5. After Code Analyzer exits the if condition, and assuming no exception was thrown, it inserts an Account record and returns it.

As you can see, the if condition in Step 4 creates two different paths for code execution:

  • A path where enterIfBranch is true, which checks that the user has the correct CRUD/FLS permissions.
  • A path where enterIfBranch is false, which skips the CRUD/FLS check and inserts the Account record. This path contains a security vulnerability that you must address.

A static code analysis of this method would be unable to detect that these two paths exist. This point is where Graph Engine’s data flow analysis truly shines because it is able to create paths based on the enterIfBranch variable and determine whether any of them contains a vulnerability.

Test it yourself by running Graph Engine with the target set to the lsInIfBranchOnly method in AuraEnabledFls.cls.

Notice that Graph Engine reports an ApexFlsViolationRule.

"ApexFlsViolationRule","FLS validation is missing for [INSERT] operation on [Account] with field(s) [Name,Phone]"

You have multiple ways to fix this method.

  • Move the CRUD/FLS check out of the if branch so it’s always run
  • Move the data markup language (DML) operation into the if branch so it’s only run in the path that performed the CRUD/FLS check
  • Add an else branch that performs the same CRUD/FLS checks as the if branch

Let’s go with the first option and update flsInIfBranchOnly.

Now run Graph Engine again.

Review what Graph Engine returns.

Executed engines: sfge. No rule violations found.

This method is now free of vulnerabilities related to the lack of CRUD/FLS checks. Great work!

Check out more examples across other methods and classes in the sample app, and read more about Code Analyzer and Graph Engine in our documentation.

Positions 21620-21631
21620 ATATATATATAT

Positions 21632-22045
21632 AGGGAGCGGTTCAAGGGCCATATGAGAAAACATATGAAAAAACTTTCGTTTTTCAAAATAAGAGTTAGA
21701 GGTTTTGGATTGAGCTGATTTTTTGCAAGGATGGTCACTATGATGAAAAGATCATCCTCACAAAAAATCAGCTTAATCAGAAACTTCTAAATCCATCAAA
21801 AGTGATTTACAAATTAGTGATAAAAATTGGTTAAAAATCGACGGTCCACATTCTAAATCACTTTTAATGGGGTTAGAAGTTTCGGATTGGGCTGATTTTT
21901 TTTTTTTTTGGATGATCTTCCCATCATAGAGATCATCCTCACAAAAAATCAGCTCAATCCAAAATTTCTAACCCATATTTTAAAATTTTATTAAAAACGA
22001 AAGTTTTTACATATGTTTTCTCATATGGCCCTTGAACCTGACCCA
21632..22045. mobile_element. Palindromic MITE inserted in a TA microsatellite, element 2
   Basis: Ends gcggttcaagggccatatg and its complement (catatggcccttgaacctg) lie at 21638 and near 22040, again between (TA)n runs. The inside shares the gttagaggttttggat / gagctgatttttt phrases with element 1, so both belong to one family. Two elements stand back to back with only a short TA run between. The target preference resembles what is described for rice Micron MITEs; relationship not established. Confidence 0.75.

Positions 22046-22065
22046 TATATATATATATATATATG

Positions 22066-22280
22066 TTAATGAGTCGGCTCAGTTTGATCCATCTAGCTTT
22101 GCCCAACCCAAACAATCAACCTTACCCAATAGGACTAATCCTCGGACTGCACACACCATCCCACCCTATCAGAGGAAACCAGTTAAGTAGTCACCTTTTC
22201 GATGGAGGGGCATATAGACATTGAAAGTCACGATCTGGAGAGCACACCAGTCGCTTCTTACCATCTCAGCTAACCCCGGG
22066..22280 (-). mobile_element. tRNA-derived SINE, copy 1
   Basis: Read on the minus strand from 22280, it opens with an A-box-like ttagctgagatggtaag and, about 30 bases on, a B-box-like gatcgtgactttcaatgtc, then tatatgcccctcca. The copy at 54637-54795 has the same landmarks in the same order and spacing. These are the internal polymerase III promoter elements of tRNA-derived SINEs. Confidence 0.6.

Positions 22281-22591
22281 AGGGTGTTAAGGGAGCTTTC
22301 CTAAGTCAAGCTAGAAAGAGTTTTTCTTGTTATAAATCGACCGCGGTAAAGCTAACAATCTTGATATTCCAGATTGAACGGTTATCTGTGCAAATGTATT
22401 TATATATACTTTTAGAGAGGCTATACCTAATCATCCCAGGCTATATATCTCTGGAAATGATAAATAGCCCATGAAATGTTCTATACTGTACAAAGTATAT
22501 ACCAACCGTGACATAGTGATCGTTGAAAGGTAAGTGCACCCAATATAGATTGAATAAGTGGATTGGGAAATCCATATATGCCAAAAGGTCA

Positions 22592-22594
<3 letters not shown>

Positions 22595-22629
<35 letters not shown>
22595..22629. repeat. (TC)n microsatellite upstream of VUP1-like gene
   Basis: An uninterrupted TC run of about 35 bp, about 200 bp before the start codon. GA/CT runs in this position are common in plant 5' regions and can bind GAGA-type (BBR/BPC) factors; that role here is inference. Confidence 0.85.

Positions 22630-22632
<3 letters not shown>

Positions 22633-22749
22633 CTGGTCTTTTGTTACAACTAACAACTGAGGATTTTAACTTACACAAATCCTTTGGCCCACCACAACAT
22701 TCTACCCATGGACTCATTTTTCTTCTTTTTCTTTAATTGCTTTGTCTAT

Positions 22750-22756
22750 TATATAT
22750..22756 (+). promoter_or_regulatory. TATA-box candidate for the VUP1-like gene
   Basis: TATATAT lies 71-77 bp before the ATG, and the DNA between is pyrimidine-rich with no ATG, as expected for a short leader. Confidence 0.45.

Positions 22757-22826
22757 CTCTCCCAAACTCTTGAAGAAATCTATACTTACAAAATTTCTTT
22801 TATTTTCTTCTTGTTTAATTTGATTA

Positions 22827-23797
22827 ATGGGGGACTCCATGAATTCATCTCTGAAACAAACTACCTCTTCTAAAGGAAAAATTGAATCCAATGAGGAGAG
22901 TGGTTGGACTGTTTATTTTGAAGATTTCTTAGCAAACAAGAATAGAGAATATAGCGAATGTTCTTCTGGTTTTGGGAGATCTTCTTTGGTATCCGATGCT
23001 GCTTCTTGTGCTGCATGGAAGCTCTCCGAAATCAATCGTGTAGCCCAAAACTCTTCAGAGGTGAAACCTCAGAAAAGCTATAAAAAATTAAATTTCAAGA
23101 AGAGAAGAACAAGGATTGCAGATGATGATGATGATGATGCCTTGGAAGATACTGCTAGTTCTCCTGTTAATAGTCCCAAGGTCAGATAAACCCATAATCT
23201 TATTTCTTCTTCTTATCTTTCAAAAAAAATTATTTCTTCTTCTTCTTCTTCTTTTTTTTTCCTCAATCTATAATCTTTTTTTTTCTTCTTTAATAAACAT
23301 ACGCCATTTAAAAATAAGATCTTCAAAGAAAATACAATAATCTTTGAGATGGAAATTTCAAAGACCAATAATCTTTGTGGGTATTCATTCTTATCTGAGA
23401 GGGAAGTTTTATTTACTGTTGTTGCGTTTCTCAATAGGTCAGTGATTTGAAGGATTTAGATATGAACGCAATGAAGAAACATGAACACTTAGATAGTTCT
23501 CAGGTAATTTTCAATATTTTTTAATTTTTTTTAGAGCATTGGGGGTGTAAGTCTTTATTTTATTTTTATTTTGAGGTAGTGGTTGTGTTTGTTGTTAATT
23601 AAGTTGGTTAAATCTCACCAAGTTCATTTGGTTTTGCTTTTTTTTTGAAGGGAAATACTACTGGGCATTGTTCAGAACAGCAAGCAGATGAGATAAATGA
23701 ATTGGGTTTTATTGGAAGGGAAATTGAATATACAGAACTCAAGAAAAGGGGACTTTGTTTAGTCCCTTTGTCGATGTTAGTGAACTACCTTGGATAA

The Salesforce Code Analyzer team is constantly improving Code Analyzer and adding newer rules to Graph Engine. We’d love to hear your feedback and feature requests.

Useful links

What’s new in 3.x
Working with SFGE

About the authors

Roopa Mohan is a Principal Engineer at Salesforce and the Lead Engineer for Salesforce Code Analyzer. She’s been with Salesforce for almost eleven years, with much of this time on the Hammer team, where she helped improve the quality of major releases. As a part of Platform-Ops team, Roopa and her teammates focus on building tools that make the lives of ISVs a little easier.

John Belo is Director, Product Management for ISV Platform, focusing on Salesforce Code Analyzer, AppExchange App Analytics, as well as other areas within Packaging. He’s been with Salesforce for over seven years and has always been a part of the AppExchange team. He started by leading a team of ISV Technical Evangelists in EMEA, and is now part of the AppExchange Product Management team, always intent on helping ISVs be as successful as they can be.